Tsikoudia (τσικουδιά) –or also commonly raki (ρακή) in the eastern part of Crete– is an alcoholic beverage, a fragrant, grape-based pomace brandy of Cretan origin that contains 35%–60% alcohol by volume. Tsikoudia is made by distilling of pomace, i.e., the pieces of grapes (sometimes including the stems and seeds) that were pressed for the winemaking process. The pomace is kept for about six weeks after the grapes have been pressed, in a tightly-sealed barrel, and then the fermented mush is distilled.
It is similar to tsipouro made in mainland Greece, to the Spanish orujo, French marc, Georgianchacha, Portuguese bagaceira and Bulgarian, Serbian, Croatian (in Istria: rakija and grappa), Romanian tescovină, Albanian, Bosnian, Montenegrin, and Turkish rakı. In the eastern part of Crete tsikoudia is commonly referred to as "raki", but apparently less so in the west.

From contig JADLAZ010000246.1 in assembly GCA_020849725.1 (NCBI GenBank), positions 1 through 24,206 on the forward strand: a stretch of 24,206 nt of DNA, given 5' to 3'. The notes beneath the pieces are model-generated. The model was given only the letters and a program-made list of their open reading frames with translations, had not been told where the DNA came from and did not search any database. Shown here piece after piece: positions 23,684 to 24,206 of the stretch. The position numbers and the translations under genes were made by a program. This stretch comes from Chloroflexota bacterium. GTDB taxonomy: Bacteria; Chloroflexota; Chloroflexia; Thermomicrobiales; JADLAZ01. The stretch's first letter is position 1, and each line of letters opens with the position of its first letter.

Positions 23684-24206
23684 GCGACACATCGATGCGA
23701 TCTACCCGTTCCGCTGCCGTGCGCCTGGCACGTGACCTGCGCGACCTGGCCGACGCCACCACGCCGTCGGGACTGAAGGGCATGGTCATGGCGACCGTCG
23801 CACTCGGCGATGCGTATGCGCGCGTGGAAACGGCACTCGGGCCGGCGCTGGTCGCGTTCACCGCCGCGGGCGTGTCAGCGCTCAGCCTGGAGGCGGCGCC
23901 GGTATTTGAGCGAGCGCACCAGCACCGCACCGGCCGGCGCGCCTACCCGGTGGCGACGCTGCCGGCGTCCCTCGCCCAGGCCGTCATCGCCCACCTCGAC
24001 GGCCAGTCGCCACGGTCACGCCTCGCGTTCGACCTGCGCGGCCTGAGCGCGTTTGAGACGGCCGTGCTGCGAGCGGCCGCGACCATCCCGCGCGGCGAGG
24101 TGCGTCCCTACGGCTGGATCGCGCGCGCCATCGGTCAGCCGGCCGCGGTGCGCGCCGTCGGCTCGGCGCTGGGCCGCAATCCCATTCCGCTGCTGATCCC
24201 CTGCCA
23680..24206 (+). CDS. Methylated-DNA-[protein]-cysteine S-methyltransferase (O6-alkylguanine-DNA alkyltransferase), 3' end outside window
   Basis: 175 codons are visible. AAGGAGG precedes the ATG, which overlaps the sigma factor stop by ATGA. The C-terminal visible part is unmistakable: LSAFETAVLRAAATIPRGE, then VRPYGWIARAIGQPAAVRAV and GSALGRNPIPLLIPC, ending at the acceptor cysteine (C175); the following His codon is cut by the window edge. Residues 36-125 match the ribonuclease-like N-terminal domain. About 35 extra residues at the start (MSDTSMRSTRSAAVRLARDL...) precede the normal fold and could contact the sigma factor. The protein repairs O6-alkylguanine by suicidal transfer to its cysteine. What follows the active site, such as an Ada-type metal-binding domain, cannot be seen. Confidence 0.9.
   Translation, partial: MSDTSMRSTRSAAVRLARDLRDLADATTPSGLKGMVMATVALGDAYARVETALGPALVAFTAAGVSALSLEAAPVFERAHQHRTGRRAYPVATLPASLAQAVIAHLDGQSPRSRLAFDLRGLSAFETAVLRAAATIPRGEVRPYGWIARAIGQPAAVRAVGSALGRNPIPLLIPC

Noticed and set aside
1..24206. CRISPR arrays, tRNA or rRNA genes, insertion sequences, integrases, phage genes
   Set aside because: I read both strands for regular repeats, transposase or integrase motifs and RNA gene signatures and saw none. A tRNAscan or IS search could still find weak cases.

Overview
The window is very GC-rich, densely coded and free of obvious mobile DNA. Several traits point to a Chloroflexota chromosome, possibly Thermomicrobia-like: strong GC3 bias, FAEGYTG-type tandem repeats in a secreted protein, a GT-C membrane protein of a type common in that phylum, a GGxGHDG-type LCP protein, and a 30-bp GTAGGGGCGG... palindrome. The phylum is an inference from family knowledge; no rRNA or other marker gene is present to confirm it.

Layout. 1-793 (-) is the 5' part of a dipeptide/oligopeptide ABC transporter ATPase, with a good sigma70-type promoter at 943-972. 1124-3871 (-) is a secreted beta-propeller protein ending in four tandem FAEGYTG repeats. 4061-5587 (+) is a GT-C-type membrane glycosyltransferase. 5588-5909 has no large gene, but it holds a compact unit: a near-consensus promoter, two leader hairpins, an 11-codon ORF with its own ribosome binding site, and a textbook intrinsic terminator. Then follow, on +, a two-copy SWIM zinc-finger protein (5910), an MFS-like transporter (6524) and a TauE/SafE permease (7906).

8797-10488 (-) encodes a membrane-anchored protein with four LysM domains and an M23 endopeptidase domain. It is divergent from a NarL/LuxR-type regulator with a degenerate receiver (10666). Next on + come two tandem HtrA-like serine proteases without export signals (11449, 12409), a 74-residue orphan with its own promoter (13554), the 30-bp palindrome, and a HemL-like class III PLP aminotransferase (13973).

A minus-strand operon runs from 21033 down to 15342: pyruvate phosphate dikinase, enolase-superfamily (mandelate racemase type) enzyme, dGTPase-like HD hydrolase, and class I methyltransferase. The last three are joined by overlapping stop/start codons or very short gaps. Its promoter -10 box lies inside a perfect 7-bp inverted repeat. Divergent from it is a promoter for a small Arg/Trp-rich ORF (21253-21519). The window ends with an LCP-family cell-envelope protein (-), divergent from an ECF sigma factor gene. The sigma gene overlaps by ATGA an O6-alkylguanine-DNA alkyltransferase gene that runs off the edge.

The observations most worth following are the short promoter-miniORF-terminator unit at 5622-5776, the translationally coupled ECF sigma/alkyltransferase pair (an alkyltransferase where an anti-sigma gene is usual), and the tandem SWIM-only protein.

It is often home-produced by individuals in villages throughout Crete, and so the alcohol content varies by producer. Typically each Cretan village has one or two residents who are licensed to distill, and tsikoudia is produced continuously for two or three weeks in late October and early November.
Tsikoudia is sometimes served cold from a bottle kept in a freezer. This is commonly offered as an after dinner digestif and in most tavernas in Crete it is offered as a complimentary aperitif with fruits and sweets after the meal.
^N. B. “Raki” and are, like “brandy”, very generic words. “pomace rakı” means “pomace brandy”. But the word “rakı” by itself does not mean “pomace brandy”. Because rakı is linked with the word "areq" of Iraq , which is usually thought as linked with the word Iraqi, has its routes of the Uzbek drink "araga."